A Cheat Sheet for Creating the Perfect Swimming Workout and Routine

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Swim Workout Cheat Sheet

Why Every Swimmer Should Do Pull Ups

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If I had to recommend one single exercise to swimmers it would be the pull-up. And that’s why in today’s article we will be looking at why every swimmer should do pull-ups.

Pull-ups are one of the most common and basic exercises out there, yet it is still one of the best and very challenging. It is also one of the best dryland exercises for competitive swimmers to improve their times in the pool.

The pull up is a great exercise to strengthen your back, lats, and shoulders. These muscles play a big role in swimming and strengthening them will help you to swim faster.

The lats and back play an important part in developing a strong pull in your stroke. The pull is a major driver of speed in the water and strengthening your lats will help to build a stronger pull. The pull up develops the lats very well and you could do wide-grip pull-ups to target them further.

Pull-ups can also be a decent core exercise if you make a few small adjustments. For example, once you are able to perform a set of 10 basic pull-ups with decent form, then you can move to strict pull-ups.

You will perform a very controlled pull up with your legs pointed out slightly to activate the core while performing your strict pull-ups.

Overall the pull-up is an excellent exercise for swimmers and I highly recommend that you should add them to your training schedule since it targets and strengthens the majority of the important muscle groups used in swimming. So with that said, let’s take a more in-depth look into the exercise-

Swimming Pull-Ups: 5 Benefits of Pull-Ups for Swimmers

1. Pull-Ups Will Help You Swim Faster (Duh)

The pull up will directly strengthen your back, lat, and shoulder muscles, which are all critical in swimming. If you perform pull-ups over a good period of time, let’s say 3-6 months you will significantly strengthen these important swimming muscle groups.

As mentioned earlier the lats, back, and shoulder muscles all play a very important role in the pulling motion of your stroke.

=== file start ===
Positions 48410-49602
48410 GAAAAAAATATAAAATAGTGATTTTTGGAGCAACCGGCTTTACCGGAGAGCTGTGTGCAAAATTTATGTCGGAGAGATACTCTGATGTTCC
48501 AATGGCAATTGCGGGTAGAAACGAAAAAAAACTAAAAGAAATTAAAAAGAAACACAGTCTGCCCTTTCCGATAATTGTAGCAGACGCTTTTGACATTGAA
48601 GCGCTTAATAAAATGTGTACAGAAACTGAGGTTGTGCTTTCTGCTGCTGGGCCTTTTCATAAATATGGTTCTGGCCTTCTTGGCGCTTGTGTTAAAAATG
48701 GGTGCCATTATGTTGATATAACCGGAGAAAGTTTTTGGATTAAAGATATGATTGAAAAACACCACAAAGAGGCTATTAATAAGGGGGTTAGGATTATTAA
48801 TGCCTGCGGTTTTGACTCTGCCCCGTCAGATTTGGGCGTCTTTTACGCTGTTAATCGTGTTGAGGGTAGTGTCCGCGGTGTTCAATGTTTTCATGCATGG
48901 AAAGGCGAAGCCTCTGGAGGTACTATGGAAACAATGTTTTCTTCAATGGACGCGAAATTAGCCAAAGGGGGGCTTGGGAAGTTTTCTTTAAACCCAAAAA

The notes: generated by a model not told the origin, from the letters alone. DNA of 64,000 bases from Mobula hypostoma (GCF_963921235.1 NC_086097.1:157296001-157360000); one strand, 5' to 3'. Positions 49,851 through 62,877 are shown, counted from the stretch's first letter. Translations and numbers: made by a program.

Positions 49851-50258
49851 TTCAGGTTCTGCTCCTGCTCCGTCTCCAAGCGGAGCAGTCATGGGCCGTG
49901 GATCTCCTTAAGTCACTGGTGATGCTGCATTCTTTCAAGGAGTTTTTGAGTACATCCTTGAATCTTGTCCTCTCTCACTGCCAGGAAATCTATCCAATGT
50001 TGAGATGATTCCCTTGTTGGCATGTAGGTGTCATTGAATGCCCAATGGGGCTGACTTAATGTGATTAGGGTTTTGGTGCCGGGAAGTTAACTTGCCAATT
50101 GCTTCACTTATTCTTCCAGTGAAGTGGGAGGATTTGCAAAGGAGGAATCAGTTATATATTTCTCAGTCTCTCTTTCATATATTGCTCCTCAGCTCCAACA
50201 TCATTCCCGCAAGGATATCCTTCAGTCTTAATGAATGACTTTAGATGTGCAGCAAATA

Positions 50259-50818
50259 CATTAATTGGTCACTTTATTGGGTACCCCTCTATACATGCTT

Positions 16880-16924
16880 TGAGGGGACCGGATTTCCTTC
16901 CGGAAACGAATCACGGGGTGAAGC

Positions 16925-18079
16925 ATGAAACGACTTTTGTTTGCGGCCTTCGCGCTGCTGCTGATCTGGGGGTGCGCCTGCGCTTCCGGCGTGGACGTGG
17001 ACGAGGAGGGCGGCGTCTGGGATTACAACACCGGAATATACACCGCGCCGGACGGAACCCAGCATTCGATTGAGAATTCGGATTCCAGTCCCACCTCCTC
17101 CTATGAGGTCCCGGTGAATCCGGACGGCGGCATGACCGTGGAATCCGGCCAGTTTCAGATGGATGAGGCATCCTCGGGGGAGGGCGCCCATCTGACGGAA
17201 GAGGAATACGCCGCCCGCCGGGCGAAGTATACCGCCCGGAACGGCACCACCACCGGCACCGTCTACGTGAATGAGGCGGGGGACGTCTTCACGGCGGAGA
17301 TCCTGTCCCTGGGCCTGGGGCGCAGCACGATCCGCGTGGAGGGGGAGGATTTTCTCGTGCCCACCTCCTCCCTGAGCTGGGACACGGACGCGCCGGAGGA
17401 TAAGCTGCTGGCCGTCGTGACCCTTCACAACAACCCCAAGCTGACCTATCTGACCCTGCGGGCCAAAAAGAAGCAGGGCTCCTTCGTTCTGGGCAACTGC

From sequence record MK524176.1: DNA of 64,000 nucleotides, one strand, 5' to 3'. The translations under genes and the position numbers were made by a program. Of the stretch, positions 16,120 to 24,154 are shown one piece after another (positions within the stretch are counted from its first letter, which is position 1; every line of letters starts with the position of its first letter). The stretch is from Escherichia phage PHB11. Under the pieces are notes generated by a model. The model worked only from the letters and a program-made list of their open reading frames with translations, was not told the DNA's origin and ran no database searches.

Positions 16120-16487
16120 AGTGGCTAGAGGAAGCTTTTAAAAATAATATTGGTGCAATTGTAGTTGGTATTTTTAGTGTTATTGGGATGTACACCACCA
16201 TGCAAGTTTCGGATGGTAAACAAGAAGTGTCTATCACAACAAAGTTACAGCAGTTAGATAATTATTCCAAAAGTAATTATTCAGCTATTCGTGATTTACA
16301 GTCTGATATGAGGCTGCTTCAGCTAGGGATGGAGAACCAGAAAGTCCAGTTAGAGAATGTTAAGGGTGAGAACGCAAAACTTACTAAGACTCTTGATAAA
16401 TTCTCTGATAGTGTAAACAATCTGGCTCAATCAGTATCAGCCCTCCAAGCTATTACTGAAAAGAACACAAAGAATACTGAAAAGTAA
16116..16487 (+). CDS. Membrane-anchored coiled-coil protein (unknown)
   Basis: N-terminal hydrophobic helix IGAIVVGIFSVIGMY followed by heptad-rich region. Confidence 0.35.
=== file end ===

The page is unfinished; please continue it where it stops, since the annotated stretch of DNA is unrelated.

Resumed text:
Thus if you want to increase speed in the water, then you should build a stronger pull and the pull up will assist in doing just that.

By strengthening these muscles you’ll develop a more powerful pull which will allow you not only to swim faster but also to swim for longer periods of time at once.

Apart from developing a stronger pull, the pull-up can also be adjusted in various ways to target the abdominal muscles in your body. The core muscles are very important for staying stable in the water and swimming with excellent technique, which is one of the most important aspects of fast swimming.

One study published by the journal of Strength And Conditioning Research found viable correlations between pull-up strength and swimming performance [1]. The study mainly investigated shorted distances like the 50, but there is no doubt that pull-ups will also be beneficial for longer distance swimmers.

If you want to learn about some more exercises to strengthen your core muscles. Consider checking out my article on the best core exercises for swimmers. By combining pull-ups and core exercises you can create a very simple, yet effective dry-land training routine that you can perform at home in about 30-45 minutes a few times a week.

2. Pull-Ups Are Time Effective

When it comes to back and lat exercises, there is an overwhelming amount of exercises to choose from- dumbbell lateral raises, lat pulldowns, barbell rows, dumbbell rows, inverted rows, chest supported rows, etc. I think you get the idea.

As swimmers, we don’t want to be doing 10 different exercises for each muscle group- we are athletes, not bodybuilders. Our main goal is to swim as fast and efficiently as possible and to achieve this we can’t be spending all day in the gym.

That’s why it is important for us to have a few exercises that will strengthen all the important muscles groups for swimming, but not overload us with volume so that we can still train hard when we are in the water.

The pull-up is the best exercise for that critical lat and upper-back strength [2] and also trains many additional muscles like the shoulder and core which are all required in swimming, and that’s why we should use it as it’ll allow us to effectively strengthen these muscles without doing a bunch of different exercises for each.

3. Pull-Ups Will Improve Posture